Gov. Dickson laments drop in revenue, explains delays in salary
Gov. Seriake Dickson of Bayelsa has decried the sharp drop in revenue generation from N18 billion in 2012 to N6 billion in 2015 and its adverse effect on government finances.
Dickson made the observation at the swearing in ceremony of Mrs. Atonye Pekene as Permanent Secretary in the state civil service in Yenagoa on Wednesday.
He said the administration was grappling with serious economic challenges in 2015 and called on the people to exercise some patience, as the state had no alternative source of revenue than the Federation Account.
“We live in times when states find it difficult to meet their basic obligations of paying monthly salaries and obligations to civil servants; it is not deliberate.
“From the revenue base that I inherited in 2012 which stood at about N18 billion and now my last receipt for last month stood at about N6.2 billion. So, that will tell you the enormity of the challenge we are facing.
“But because of the values and systems we have put in place, our state does not owe salaries of civil servants.
“Everything we get, we plough it back to meeting our obligations to civil servants and yet we pay NECO, WAEC and JAMB for all their children; we still find time to meet other obligations,” Dickson said.
He expressed regret that in spite of the efforts of the administration, the organised labour was not appreciative of the government’s efforts at meeting its salary obligations to them.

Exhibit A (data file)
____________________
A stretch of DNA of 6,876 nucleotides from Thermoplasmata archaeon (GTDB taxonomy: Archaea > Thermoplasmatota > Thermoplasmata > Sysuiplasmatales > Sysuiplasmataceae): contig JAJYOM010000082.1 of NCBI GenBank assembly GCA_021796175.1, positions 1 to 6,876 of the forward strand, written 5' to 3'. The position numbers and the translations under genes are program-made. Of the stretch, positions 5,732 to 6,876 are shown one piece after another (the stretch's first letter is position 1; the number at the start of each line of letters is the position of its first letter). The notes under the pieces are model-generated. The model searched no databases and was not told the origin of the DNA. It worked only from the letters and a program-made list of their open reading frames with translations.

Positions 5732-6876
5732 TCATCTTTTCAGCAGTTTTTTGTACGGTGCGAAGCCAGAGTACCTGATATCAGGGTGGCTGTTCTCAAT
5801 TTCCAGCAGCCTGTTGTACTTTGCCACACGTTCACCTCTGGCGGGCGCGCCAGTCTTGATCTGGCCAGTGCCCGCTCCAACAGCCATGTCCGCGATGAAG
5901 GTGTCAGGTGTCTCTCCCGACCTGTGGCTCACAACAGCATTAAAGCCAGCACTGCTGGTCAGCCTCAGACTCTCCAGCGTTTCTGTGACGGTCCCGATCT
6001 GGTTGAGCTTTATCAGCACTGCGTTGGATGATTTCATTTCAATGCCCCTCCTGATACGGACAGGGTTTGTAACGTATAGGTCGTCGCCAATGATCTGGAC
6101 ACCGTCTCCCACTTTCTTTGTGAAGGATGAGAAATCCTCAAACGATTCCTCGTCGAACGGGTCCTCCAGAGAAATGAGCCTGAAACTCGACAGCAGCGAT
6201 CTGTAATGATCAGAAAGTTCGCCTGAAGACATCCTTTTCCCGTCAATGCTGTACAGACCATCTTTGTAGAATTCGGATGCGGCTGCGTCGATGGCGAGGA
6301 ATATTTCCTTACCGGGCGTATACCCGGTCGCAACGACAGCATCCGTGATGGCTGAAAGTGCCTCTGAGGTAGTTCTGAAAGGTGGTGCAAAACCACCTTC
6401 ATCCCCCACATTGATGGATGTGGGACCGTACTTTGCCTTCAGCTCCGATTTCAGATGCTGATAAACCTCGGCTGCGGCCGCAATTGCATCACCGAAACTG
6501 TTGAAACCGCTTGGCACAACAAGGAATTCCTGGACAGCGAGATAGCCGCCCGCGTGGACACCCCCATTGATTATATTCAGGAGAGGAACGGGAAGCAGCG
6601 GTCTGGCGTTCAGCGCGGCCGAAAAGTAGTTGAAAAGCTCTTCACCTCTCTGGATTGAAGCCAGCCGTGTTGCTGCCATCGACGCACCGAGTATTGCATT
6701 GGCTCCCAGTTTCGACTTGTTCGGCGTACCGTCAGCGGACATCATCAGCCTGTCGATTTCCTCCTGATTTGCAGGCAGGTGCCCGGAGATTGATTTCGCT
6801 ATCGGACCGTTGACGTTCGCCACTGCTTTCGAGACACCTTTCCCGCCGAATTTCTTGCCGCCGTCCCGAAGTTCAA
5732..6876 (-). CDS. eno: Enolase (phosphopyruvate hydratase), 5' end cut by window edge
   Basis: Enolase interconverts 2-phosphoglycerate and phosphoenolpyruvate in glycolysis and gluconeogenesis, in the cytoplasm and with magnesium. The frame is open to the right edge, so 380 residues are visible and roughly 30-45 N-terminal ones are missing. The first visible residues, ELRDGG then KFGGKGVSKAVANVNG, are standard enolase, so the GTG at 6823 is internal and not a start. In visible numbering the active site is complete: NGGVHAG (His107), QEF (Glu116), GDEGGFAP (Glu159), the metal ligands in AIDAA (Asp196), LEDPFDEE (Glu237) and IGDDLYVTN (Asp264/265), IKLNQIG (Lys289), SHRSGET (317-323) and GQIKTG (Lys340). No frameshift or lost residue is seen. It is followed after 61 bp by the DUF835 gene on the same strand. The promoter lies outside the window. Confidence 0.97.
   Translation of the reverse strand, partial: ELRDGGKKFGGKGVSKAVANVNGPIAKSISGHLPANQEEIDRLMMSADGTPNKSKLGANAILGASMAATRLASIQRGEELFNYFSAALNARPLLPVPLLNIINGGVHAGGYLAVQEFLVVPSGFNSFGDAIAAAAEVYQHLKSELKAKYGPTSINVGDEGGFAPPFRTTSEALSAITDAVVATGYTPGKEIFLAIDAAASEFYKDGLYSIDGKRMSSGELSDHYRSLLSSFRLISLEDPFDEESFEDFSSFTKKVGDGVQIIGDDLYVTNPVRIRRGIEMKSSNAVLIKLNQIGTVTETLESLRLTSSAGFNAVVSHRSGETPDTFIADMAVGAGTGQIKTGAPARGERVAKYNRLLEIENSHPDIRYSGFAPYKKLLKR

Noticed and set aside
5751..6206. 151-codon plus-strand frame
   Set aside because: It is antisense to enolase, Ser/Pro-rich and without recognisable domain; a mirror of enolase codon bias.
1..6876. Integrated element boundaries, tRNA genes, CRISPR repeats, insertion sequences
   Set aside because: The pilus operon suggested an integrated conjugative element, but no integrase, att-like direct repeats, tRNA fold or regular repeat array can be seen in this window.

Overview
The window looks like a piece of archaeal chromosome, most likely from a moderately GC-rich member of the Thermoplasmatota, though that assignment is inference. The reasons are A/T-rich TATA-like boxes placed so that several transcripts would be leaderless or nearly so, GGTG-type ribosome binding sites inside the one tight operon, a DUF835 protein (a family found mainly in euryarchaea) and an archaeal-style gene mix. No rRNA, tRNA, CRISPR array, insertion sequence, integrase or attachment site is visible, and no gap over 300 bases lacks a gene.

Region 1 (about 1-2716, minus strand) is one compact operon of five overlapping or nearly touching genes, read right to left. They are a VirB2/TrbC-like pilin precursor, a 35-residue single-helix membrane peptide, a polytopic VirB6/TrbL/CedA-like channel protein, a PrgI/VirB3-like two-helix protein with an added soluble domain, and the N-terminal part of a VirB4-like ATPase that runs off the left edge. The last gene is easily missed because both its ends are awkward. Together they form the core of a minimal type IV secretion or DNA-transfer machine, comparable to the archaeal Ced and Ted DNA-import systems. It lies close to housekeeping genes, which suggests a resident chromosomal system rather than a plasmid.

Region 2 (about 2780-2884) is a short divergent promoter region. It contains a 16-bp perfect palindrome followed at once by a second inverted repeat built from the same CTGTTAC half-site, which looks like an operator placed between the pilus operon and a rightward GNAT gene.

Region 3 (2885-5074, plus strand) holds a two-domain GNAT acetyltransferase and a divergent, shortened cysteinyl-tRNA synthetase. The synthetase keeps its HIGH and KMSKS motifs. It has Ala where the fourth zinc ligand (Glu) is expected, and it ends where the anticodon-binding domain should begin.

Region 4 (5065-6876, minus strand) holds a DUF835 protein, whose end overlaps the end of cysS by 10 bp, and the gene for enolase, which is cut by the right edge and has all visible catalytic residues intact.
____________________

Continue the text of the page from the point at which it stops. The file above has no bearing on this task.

He said civil servants and their leadership were making unguarded and uninformed comments over minor delays in salary payment rather than showing gratitude to the government for contending with the lean financial times.
“The SSG should get in touch with the Vice Chancellor and the Governing Council of the Niger Delta University (NDU), Amassoma, on the challenges being faced by the government.
“Every month, we spend N500 million for staff salary of the NDU alone and yet if there is a delay of 3 days or one week, people threaten strike action and say all kinds of things.
“They turn the NDU from a citadel of learning that it is expected to be to a vortex of opposition,” Dickson said.
He called for greater understanding and support from the people, especially the leadership of the civil service for the economic challenges.
He further expressed the hope that the economic situation would not degenerate to the level whereby the forecast of the international price regime of crude oil may decline to as low as 20 dollars per barrel.
“From the forecast of the international price regime of crude oil, it may get to as low as 20 dollars, which will spell disaster not just for our state but for the whole country.
“We are actually managing a recession. So, Head of Service, I count on you to work with the leadership of the civil service and sensitise to the very dire situation we are facing,” Dickson said.
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